Across-the-board improvements may await those who trim down
FRIDAY, July 23 (HealthDay News) -- People concerned about heart disease rightfully fret about their cholesterol, blood pressure and blood sugar levels, but there's another overarching problem that could eclipse all those risk factors.
The nation's obesity epidemic has put more and more people at risk for developing heart disease, both on its own and by exacerbating other risk factors, experts say.
"Obesity plays a role in almost all the coronary risk factors," said Dr. Vincent Bufalino, president and chief executive of Midwest Heart Specialists, medical director of Edward Heart Hospital in Naperville, Ill., and a spokesman for the American Heart Association.
Obesity can boost your levels of bad cholesterol, raise your blood pressure and increase your chances of acquiring diabetes, Bufalino said. In other words, obesity ties directly into the three biggest risk factors for heart disease.
Rising obesity rates also threaten to undermine progress that has been made in controlling those risk factors.
A study presented at the American Heart Association's annual meeting reported that blood pressure and blood sugar levels continue to rise in adults, mainly fueled by increases in obesity. Those increases are such that they overwhelm improving heart-health trends, such as a drop in "bad" cholesterol levels and lower smoking rates.
And given the rise in childhood obesity, experts believe that things will only get worse. One of every three children and teens in the United States is now obese, according to the U.S. Centers for Disease Control and Prevention. Those children are more likely to develop heart disease later in life.
"The problem exists that the world is getting more and more obese," said Dr. Gerald Fletcher, a cardiovascular physician with the Mayo Clinic in Jacksonville, Fla. "Obesity is a major risk factor for heart disease, cancer and many other acquired diseases."
The definition of obesity and overweight depends on body mass index, or BMI, an estimate of a person's body fat. People with a BMI of 30 to 39.9 are considered obese, according to the U.S. National Institutes of Health, and those with a BMI of 25 to 29.9 are considered overweight. A BMI of 40 or more indicates morbid obesity.
Doctors know that obesity plays a role in the three big risk factors, based on extensive research, but Bufalino said there's common-sense proof available, too. People who lose weight and keep it off, he points out, always see across-the-board improvements in those risk factors.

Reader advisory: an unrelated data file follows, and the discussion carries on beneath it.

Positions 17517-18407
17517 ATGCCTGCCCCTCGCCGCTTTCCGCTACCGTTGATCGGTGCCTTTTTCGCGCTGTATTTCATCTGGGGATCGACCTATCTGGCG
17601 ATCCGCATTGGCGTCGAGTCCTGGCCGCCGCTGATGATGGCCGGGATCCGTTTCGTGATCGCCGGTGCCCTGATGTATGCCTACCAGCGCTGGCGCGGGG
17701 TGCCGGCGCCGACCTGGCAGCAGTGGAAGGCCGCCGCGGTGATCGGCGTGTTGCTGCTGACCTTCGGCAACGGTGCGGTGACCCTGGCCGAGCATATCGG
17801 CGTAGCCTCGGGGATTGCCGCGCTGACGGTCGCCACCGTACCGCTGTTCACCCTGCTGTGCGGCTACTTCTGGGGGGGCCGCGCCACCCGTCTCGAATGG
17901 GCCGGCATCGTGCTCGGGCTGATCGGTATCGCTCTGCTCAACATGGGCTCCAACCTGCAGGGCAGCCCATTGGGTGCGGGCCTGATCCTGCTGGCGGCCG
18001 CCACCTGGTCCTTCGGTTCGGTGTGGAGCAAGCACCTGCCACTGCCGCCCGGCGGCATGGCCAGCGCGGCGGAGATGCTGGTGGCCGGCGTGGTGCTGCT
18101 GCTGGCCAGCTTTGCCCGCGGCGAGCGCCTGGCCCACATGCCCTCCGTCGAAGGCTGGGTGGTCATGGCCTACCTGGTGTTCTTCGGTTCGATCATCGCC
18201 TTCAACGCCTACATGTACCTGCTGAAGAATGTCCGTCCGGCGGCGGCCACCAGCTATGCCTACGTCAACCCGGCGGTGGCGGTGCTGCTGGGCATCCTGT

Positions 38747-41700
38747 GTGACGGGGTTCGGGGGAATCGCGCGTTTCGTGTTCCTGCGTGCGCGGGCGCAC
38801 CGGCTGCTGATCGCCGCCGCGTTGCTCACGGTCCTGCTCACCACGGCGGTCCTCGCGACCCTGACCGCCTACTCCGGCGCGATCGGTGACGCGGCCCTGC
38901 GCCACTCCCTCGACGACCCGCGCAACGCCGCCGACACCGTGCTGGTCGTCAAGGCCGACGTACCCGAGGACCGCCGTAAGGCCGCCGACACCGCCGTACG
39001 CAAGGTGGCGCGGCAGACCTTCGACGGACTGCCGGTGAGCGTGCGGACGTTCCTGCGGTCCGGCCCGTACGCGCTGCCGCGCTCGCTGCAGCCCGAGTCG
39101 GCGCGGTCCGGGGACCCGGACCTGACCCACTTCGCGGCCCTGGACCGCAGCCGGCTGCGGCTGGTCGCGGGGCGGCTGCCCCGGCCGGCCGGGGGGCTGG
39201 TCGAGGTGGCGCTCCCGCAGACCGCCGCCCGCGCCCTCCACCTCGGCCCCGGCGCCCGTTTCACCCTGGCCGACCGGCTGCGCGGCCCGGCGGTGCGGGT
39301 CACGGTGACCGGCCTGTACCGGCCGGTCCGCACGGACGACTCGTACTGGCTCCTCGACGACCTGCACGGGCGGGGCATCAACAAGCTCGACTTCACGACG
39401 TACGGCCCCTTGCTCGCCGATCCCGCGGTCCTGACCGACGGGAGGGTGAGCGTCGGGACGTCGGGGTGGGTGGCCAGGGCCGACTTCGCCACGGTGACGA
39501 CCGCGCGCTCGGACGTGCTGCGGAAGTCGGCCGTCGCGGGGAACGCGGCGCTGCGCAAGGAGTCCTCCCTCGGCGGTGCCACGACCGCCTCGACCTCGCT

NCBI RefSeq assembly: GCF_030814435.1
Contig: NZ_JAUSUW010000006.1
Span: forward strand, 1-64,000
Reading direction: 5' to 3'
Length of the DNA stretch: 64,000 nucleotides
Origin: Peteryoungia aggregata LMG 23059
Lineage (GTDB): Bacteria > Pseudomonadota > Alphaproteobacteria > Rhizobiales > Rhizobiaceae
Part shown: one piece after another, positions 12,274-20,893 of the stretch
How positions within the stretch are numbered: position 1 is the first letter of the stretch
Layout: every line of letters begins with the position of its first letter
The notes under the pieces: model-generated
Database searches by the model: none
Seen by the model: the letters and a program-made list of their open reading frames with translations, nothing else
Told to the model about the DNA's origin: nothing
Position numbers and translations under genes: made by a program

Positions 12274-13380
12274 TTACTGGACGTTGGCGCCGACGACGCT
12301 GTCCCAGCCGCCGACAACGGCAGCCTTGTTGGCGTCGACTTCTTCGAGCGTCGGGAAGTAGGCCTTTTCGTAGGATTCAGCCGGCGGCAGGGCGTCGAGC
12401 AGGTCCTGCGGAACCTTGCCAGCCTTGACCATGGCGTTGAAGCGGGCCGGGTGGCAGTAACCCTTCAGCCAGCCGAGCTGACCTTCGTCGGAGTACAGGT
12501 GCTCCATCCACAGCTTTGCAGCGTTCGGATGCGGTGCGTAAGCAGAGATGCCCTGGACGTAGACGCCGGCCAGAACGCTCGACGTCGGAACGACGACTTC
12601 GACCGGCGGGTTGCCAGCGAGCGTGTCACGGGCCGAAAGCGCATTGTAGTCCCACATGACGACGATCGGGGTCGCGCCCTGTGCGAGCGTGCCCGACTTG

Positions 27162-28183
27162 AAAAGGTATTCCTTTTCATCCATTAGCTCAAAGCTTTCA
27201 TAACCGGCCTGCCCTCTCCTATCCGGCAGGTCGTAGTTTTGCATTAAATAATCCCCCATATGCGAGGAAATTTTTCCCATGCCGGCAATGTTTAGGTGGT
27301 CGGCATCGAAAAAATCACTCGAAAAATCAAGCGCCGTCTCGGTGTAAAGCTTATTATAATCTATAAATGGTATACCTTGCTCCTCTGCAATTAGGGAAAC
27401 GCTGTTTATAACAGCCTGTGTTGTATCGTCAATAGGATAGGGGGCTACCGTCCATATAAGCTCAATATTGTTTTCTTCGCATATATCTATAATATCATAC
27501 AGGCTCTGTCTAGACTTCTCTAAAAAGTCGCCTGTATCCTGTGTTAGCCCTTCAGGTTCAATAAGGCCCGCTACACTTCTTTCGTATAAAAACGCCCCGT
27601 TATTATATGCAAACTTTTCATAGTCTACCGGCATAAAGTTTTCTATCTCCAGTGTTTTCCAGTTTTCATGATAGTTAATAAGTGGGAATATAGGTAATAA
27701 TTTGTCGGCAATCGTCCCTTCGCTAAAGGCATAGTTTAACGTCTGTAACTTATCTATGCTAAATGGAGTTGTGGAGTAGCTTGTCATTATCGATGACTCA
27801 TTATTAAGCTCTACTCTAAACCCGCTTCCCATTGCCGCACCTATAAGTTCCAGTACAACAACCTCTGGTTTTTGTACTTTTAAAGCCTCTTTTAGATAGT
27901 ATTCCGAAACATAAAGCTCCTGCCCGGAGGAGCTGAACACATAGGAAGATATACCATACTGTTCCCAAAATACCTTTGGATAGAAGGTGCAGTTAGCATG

"In all three categories -- cholesterol, blood pressure and blood glucose -- sustained weight loss will improve those numbers," Bufalino said.
People who lose weight experience a decrease in their high blood pressure, and their levels of "bad" cholesterol (LDL, or low-density lipoprotein) drop, according to the American Heart Association. They also tend to experience an increase in "good" cholesterol (HDL, or high-density lipoprotein), which lowers risk for heart disease and stroke by helping clear the blood vessels of bad cholesterol.
Losing weight also is considered one of the best ways to bring diabetes under control, or to avoid it altogether if a person has high blood sugar levels that indicate pre-diabetes.
People become obese by taking in more calories than they can burn off over the course of a day, according to the American Heart Association. They compound the problem by eating foods rich in fat, which contain more than twice the calories gram-for-gram of either protein or carbohydrates, and by eating foods loaded with sugar, which provides "empty" calories that have no nutritional value but drastically affect the body's blood glucose levels.
"People take care of their cars: They change the oil, they buy new tires," Fletcher said. "But there's only one body, and if we don't take care of it, we can't expect the health-care system to do it for us. You can buy another car, but you can't buy another body."
The answer, then, is a simple one: To reduce the chances that you'll develop heart disease, you need to control your calorie intake and exercise regularly.
A healthy diet involves watching everything you eat and counting the calories, Bufalino and Fletcher said. General tips include:
- Eat more vegetables and fruits.
- Select leaner cuts of meat, and try to eat fish more often.
- Choose whole-grain breads and pastas over those made with white flour. The same goes for brown rice over white rice.
- Cut out sugary soft drinks and fruit juices. Instead, drink water or diet beverages.
Dieting can help you lose weight, but you also need to exercise. "Reducing your calorie intake is what gets it started, and exercise provides the maintenance that keeps the weight off," Bufalino said.
NIH experts recommend that people who are out of shape start off slowly, performing moderate exercise -- walking for a half-hour three times a week, for instance -- and then build up from there.
Healthy weight loss is gradual, about one or two pounds a week, according to the CDC. Keep in mind that one pound equals about 3,500 calories, so to lose that pound in a week, each day you have to burn 500 more calories than you take in.
Bufalino said he encourages people to lose 10 pounds in six months, which is an attainable goal that keeps them from becoming frustrated. They then can build on their success.
"If you can get a 10 percent weight loss, that's a successful effort to control your weight problem," he said. For example, someone who is 220 pounds should try to ultimately lose 22 pounds if they want to see their heart-healthy numbers improve.
The U.S. Centers for Disease Control and Prevention has more about the risk factors for heart disease.
For more on life-saving weight loss, read about one woman's story.
By Dennis Thompson
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